Father of Thráin and grandfather of Thorin. Previous king of Erebor, once the mightiest of the Dwarf Lords and the first owner of the Arkenstone. Unsuccessfully attempted to reclaim Moria, but was unable to do so in the face of heavy casualties and the presence of Durin's Bane, not to mention his own death in combat against Azog the Defiler.
Big "NO!": When he drops the Arkenstone into a huge pile of gold, which is then swept away by Smaug.
Cool Crown: He wears a thick, helmet-like crown as King under the Mountain.
Curb-Stomp Battle: Smaug's attack on Erebor. Then the Battle of Azanulbizar after his death until Thorin managed to chop off Azog's hand and rally his troops to victory.
Death by Materialism: Narrowly averted in his case; while Smaug's attacking, Thrór races to grab the Arkenstone, but conveniently loses it in the chaos and is dragged away by Thorin.
Frontline General: Leads the combined forces of the seven dwarven clans at Azanulbizar, which leads to his death.
Gold Fever: Described by Bilbo as a literal psychological sickness. Considering that Thrór was in possession of the greatest of the seven Rings of Power given to dwarves, which did indeed make their holders both extremely rich and extremely greedy, Bilbo's uninformed diagnosis isn't too far off.
Kick the Dog: Baiting Thranduil, then denying him the jewels that he clearly wants.
Riches to Rags: Smaug's attack came without warning, so he didn't have the chance to evacuate and salvage any of the gold.
Unwitting Instigator of Doom: If he hadn't been so greedy and gathered so much gold, Smaug might not have been drawn to the mountain in the first place. Then again, as stated above, he was quite likely under the influence of one of the Rings of Power, so how much control he had over himself is debateable.
"I don't like dwarves, they're greedy, and care nothing about the lives of creatures they deem lesser than themselves. But I hate Orcs more. What do you need?"
Played By: Mikael Persbrandt
Chieftain of the Beornings of Western Mirkwood. Also a shapeshifter with the ability to transform into a bear.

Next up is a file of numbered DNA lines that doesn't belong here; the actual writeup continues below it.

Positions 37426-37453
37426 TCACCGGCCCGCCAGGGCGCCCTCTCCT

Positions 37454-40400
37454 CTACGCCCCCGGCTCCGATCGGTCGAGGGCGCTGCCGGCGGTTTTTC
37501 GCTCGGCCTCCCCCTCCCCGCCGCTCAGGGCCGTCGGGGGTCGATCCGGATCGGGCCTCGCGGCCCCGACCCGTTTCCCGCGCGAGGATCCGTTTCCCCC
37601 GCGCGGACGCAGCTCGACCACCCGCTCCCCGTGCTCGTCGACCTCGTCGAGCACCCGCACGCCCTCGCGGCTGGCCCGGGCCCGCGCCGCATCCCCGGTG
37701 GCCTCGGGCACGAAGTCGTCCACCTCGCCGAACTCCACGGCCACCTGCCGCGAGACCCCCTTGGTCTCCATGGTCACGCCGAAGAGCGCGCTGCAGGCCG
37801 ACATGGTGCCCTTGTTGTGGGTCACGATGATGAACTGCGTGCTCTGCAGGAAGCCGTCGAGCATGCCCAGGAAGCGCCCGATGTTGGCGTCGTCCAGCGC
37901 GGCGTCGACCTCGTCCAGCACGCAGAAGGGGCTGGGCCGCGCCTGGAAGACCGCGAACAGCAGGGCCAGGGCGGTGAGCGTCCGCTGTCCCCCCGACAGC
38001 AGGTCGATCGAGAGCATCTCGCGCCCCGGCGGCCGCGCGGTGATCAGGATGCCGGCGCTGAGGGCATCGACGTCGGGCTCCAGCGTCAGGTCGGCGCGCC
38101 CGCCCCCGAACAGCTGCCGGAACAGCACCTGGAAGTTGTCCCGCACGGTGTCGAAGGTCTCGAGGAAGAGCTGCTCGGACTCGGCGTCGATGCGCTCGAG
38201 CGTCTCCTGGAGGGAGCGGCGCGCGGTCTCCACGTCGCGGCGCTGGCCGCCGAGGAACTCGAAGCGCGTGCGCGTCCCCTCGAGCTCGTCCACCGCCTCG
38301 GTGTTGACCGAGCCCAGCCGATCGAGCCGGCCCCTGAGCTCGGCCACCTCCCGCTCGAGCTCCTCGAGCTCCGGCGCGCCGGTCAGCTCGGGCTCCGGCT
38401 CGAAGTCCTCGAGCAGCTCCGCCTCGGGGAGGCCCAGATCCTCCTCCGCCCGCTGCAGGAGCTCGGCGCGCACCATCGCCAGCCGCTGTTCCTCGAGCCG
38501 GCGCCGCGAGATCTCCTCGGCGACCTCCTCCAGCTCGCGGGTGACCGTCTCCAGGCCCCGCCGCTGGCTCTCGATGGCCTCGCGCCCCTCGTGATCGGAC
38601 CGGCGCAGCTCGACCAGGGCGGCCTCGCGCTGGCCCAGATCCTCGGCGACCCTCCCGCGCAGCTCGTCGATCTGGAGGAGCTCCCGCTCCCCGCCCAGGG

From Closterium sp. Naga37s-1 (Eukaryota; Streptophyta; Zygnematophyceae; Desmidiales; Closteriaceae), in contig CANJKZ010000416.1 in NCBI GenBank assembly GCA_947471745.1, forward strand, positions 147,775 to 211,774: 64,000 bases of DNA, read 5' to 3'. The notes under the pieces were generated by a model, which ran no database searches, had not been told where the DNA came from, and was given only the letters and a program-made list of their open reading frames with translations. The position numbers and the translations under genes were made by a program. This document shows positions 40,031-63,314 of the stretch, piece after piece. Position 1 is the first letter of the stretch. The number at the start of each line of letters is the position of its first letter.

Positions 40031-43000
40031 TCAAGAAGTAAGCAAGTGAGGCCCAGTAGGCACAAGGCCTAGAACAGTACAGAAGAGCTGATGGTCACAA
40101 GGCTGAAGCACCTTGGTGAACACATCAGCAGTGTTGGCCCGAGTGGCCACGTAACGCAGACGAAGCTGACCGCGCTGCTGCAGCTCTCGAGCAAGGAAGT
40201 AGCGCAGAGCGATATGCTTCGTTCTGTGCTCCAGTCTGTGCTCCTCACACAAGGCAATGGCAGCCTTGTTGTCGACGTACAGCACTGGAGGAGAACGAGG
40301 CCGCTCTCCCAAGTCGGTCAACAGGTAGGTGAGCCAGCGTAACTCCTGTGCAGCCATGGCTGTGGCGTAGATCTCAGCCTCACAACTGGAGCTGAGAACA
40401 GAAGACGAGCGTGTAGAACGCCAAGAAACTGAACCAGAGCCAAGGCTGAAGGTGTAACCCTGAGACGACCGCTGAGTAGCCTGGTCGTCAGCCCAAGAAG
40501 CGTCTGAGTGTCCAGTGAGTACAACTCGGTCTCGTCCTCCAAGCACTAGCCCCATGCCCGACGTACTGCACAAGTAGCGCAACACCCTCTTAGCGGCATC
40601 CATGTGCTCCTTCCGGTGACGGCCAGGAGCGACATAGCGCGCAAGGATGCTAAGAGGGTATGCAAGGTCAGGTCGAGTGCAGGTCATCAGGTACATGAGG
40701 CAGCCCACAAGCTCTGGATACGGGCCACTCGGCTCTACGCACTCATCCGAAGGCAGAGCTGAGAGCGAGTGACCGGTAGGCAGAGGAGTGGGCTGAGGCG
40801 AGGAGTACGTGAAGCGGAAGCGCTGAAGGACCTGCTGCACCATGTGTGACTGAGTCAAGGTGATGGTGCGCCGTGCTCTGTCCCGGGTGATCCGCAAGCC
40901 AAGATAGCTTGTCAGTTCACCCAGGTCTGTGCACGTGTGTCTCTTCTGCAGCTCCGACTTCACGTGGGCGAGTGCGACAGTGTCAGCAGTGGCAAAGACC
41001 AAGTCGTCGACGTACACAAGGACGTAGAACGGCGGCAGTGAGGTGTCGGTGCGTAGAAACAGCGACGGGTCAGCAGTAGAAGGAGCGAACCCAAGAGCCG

Adaptational Angst Upgrade: The scenes at Beorn's house are some of the funniest in the book with Gandalf's elaborate scheme to gain the cranky-but-decent Beorn's hospitality and he's quite cheerful. There's no Last of His Kind either—in fact, there may have been more like him, because his sons formed their own clan by the time of Lord of the Rings.
The elaborate scheme made it into the Extended Edition. Beorn, however, still acts quite hostile rather than the Boisterous Bruiser he is in the book.
Animorphism: Has the ability to transform into a giant, savage bear.
Anti-Hero: He may be a decent guy with an affinity to animals, but he doesn't like Dwarves and only agrees to help the Company having heard of Azog's pursuit.
Badass: He's the last living skinchanger in Middle-earth. He didn't get that way by being easy to kill.
Made a Slave: A former slave of Azog, like many others of his race. He still has cuffs on his wrists in human form.
Meaningful Name: "Beorn" is an Anglicisation of bjørn, Danish/Norwegian for "bear". It also means 'warrior' in Old English.
Morphic Resonance: The design team were keen that he didn't simply appear as a large, bearded man in his humanoid form. He was therefore given a mane-like hairstyle and facial prosthetics that suggested a bestial, Ambiguously Human quality to help distinguish him as a race apart.
Production Foreshadowing: Some promotional material prior to the release of An Unexpected Journey featured Gandalf talking to Beorn in his bear form. The character first appears in The Desolation of Smaug. See here◊.
Shape Shifter: Known as a "skin-changer" in-universe, Beorn can assume the form of a giant black bear.
Trauma Inn: His giant-sized home provides a much needed respite for the Company, following their escape from the Goblin King's brood and Azog's wargs at the close of An Unexpected Journey.
You Shall Not Pass: A variant, the orcs aren't foolhardy enough to tangle with him in bear form which allow the Company to reach the forest without resistance.
Bard the Bowman
"If you awaken that beast, you'll destroy us all!"
Played By: Luke Evans
Descendant of Girion, the last Lord of Dale before its destruction by Smaug. Extremely resentful of Thorin and the dwarves due to the threat they pose to his life and family in Laketown. One of the best archers in Middle-Earth and a captain of Laketown. Future King of Dale.
Action Dad: We have to remember that he's the one who'll kill Smaug.
Adaptational Attractiveness: He's often described in the book as somewhat scruffy and grim, but is played in the films by the dashing Luke Evans, though neither book quality is mutually exclusive of attractiveness.
Adaptation Expansion: Gets introduced to the plot much earlier on than he did in the book - where he only shows up just as Smaug's about to attack Laketown - and his character and motivations are well established in preparation for the third film.